Kevin Larimer is the editor of Poets & Writers, a magazine published here in the US.
In his “Editor’s Note” in the July/August 2012 issue, he offers a novel analysis of an argument against the oft-trotted out advice “No excuses” that I think is worth sharing and discussing. I’ve excerpted a large chunk of the Note here; I recommend picking up the issue and reading the whole thing:
“I’ve read a good deal of writing advice, and I’ve tried to share the best of it with readers…. But in my opinion, there’s one nugget of wisdom that gets dug up in far too many essays on the writing life: ‘No excuses.’ It’s typically used to remind us how, when all is said and done, the writer must write, period. It’s a battle cry against procrastination, and I appreciate its efficacy…. But this prohibition on excuses strikes me as a mere headline, appealing to those who think riches await if only they can commit to a rigorous writing schedule. It’s an example of the five-easy-steps approach to literature that I vehemently resist….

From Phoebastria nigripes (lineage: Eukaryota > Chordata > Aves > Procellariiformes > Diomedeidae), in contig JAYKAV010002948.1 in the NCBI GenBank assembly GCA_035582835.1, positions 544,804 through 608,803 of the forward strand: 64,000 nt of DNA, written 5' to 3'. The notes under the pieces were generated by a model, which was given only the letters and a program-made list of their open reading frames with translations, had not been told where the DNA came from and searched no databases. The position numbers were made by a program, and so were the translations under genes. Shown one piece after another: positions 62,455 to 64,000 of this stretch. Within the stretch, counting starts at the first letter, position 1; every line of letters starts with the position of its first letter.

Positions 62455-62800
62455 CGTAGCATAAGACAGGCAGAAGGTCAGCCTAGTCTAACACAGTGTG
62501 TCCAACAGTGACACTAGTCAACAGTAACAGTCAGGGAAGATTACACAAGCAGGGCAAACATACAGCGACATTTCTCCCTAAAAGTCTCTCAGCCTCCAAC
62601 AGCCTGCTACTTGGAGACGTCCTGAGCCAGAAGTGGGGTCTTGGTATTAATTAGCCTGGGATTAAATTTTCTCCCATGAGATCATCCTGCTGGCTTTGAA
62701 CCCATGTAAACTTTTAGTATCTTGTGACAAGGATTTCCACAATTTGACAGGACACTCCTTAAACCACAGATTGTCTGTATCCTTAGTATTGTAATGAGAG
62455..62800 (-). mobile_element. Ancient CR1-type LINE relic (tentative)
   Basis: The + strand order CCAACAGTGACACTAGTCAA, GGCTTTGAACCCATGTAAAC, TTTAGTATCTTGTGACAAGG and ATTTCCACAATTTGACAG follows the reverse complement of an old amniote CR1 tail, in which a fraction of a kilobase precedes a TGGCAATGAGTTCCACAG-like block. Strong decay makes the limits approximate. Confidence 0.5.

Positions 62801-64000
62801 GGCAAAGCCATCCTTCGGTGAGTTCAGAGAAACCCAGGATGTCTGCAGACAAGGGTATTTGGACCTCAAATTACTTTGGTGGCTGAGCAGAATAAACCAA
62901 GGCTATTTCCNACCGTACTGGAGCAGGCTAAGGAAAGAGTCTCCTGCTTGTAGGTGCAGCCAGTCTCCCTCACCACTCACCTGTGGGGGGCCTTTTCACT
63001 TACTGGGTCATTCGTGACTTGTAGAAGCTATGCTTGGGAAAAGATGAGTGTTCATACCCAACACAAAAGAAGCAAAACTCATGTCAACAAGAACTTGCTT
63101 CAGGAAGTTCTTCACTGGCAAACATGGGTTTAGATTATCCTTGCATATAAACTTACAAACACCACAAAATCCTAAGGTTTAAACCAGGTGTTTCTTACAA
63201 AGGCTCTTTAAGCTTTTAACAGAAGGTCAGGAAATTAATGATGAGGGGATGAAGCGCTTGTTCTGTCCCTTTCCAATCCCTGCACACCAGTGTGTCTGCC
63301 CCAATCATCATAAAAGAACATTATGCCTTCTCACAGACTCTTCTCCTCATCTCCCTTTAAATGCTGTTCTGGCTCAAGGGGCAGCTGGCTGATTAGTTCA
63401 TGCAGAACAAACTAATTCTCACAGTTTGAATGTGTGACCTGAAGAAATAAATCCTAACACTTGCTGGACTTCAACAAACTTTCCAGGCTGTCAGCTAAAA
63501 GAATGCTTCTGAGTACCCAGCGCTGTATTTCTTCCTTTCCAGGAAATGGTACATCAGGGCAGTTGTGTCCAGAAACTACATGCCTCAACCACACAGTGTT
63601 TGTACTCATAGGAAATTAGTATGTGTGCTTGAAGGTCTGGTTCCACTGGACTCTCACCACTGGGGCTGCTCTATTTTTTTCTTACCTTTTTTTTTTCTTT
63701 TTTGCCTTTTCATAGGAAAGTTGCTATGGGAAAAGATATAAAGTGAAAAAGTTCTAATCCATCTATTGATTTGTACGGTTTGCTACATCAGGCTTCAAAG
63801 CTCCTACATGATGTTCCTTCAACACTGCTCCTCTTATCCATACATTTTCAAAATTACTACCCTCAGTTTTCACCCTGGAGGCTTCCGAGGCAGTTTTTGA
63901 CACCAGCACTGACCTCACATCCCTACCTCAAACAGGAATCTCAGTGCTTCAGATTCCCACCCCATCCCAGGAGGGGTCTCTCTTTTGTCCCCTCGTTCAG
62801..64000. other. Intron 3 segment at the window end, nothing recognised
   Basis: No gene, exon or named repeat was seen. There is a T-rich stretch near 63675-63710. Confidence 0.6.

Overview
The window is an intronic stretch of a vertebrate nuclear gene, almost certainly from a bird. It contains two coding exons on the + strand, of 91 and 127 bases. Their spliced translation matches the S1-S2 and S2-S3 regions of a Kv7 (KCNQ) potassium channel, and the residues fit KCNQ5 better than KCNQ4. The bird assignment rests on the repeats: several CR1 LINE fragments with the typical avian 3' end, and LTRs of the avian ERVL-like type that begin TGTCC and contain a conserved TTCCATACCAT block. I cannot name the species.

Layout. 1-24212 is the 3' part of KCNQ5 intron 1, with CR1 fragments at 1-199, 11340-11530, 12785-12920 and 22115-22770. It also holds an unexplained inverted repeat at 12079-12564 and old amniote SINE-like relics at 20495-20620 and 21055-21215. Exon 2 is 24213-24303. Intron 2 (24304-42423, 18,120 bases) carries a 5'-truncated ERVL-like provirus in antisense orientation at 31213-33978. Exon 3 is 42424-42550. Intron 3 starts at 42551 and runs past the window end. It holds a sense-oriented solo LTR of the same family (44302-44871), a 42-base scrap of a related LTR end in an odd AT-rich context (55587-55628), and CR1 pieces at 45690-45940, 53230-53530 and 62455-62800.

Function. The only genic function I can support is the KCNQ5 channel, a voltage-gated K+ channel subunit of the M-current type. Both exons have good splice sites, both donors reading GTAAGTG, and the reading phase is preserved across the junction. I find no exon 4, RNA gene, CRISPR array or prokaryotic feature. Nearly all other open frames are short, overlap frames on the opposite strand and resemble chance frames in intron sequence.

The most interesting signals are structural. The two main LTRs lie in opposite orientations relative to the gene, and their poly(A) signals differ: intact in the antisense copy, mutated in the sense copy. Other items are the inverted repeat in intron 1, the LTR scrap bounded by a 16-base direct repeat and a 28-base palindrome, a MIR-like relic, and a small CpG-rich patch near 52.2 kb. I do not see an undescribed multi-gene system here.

…To which I cry out, “No excuses!” The truth is, if we’re doing good work there is no need to justify it. No matter how long it takes, no matter how many revisions have been scrapped or how many agents and editors have rejected us, we shouldn’t have to offer excuses for how we got here. Living a life… and writing a great poem or story or essay or book are not mutually exclusive. Quite the opposite. The writing life is messy, and there’s no secret to success. Instead, there are many paths leading to where you want to go….”
What are your thoughts about Larimer’s take on excuses?